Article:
Have I mentioned before that I am a blessed woman? I say it so often because it’s true, and I am reminded of this everyday. Though I’ve felt many emotions and sensations these past seven months (it’s been seven months to the day since I was first diagnosed with cancer), what I’ve felt most is loved and blessed.
Another example of how loved and blessed I am occurred this past Sunday, when my older brother Clete Willems completed a triathlon in my honor. And he didn’t just complete the triathlon, he completed it with a flourish, biking 24.8 miles in 1:01 followed by a 10k run in 36:05 (the swim portion of the triathlon was cancelled due to pollution in the Potomac River). With such great times, he finished first in his age division and was named the second fastest federal employee. Not only did his amazing athleticism shine through, but so did his generous and loving heart. In addition to running and biking for me, Clete raised over $9,000 dollars to donate to the Leukemia & Lymphoma Society in my name! I am in awe of how generous all of our friends and family members have been, and I truly cannot thank you enough for your support-I am so moved and so grateful.
Please enjoy these pictures from the beautiful day.
John Paul and I helping Clete finish the raise, cheering for him and showing off our “Be Not Afraid” sign. My husband overheard someone in the crowd say incredulously, “Do you see the lady with the baby strapped to her chest?” John Paul and I weren’t going to miss the opportunity to help Clete finish strong!
Clete and me after the race.
John Paul and his loving Uncle.
Clete’s trophy for doing such a wonderful job.
Thank you for all of your support. We have such amazing people in our lives and are so excited to donate over $9,000 to help fight blood cancer!!! How incredible!!! Please know again of my gratefulness, and of my prayers for you.
I also want to mention a dear friend of mine, Mary. I’ve written about how supportive and loving she is in the past, and in an obvious demonstration of her love for me, she also ran in my honor this past Spring. While pregnant with her beautiful daughter, Natalie Allison, she completed a half marathon, all the while raising $2,000 for the Leukemia & Lymphoma Society.
Mary with the jersey she wore with pictures of John Paul and me and the message: You can beat this Ali!
Mary and her baby girl finishing the race. What an amazing woman and what a story she’ll have to tell Natalie someday!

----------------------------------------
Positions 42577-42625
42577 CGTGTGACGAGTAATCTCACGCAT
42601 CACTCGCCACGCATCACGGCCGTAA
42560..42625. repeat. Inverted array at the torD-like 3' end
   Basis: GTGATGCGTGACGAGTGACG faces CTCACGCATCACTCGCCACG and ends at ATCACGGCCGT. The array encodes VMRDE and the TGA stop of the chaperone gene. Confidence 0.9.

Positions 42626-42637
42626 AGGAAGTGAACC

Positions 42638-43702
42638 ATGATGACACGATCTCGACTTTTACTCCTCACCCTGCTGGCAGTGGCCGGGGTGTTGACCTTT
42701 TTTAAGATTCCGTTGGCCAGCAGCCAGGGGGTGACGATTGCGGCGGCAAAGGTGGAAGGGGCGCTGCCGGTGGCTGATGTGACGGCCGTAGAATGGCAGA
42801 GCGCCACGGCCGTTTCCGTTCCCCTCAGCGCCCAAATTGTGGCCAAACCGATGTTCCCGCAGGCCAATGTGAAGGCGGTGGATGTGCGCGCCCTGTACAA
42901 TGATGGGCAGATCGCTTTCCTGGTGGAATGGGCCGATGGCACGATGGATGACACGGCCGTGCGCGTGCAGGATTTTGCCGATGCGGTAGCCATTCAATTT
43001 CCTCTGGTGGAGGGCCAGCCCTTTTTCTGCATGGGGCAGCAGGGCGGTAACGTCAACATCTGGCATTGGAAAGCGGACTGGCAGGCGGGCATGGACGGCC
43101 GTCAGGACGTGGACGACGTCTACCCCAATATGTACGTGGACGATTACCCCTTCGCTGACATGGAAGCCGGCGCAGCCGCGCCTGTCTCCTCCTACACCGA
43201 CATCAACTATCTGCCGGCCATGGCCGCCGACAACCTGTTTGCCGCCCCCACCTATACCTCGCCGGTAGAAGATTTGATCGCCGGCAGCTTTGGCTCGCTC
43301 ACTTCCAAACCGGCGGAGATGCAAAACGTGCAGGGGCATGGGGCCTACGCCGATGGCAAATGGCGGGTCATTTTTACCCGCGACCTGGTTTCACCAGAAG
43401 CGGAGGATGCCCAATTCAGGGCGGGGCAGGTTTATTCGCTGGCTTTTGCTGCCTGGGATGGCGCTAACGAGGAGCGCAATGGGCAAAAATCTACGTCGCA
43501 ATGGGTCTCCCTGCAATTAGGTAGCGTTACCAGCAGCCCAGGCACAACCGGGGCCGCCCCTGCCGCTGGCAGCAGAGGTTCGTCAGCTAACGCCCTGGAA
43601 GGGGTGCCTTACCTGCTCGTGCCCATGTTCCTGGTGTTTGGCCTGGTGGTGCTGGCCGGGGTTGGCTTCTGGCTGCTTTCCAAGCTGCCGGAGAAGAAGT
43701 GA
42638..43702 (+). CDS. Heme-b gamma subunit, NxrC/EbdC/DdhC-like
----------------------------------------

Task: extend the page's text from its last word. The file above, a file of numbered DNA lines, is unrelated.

I am so thankful for my brother and for Mary and for the choices they made to willingly endure mental and physical exhaustion, muscle strain, months of training, and even injury to show their support for me. There are so many things in life that we can’t control and so much is a mystery. And it can be difficult to watch someone you love suffer. But choosing to show solidarity, whether through running, praying, or even just thinking of the person is a beautiful thing-something that binds us together no matter how different our experiences in life. We often want to do something to make another person better, to take all of their pain away, but the truth is, we usually can’t do that. Most of the time, all we can do is show them love. We should never not reach out to someone because we don’t know the “right” thing to say or do for them. Really, all that every human wants is to be loved. And love, expressed in any way, is always enough.
I am so grateful for each of you reading my words. Thank you for expressing your love for me in so many different way.
My prayer for you today is that you too feel loved and supported by others, and that you take the time to make everyone around you feel the same way. Reach out to those close to you, and those you see in need. Even if you think you don’t have the right words or that you can’t relate to what they’re going through, reach out anyway. Realize that even if love is all you have to offer, it is more than enough.
My dear friend Caroline expresses this beautifully in her poem, “Awed, involuntary.”
I went for a run in the dark, having
left you sleeping at Sibley Hospital.
You had two strokes on Sunday. But you
should have seen me hit my stride,
every step in keeping with a path I couldn’t see.
And Gene, as I ran everything became
beautiful: trees, cars and most of all,
people I passed. The city appeared to me
as did your early attempts at speech…
disconcerting, and yet, miraculous.
Gene, I kept whispering, “Jesus,”
not as a cry for help, but as a whisper,
awed, involuntary. “Jesus, Jesus, Jesus,”
because it felt so good to say. To say
His name as a prayer for you.
My run took me across a bridge, a
great chasm of black spread below.
I wasn’t scared, though, not with
street lamps shining out the way,
the nurse who was kind to us, your eyes…
Your eyes still bear you behind them.
Gene, I said to you in my heart, “I’m here.
And I don’t have to stop running.”
I could have kept on if you needed me to.
For you, Gene, I could have kept going.
Caroline McGraw is a beautiful person and writer. She blogs about finding meaning in your most challenging relationships at A Wish Come Clear. Her writing is truly wonderful, and I hope you check it out!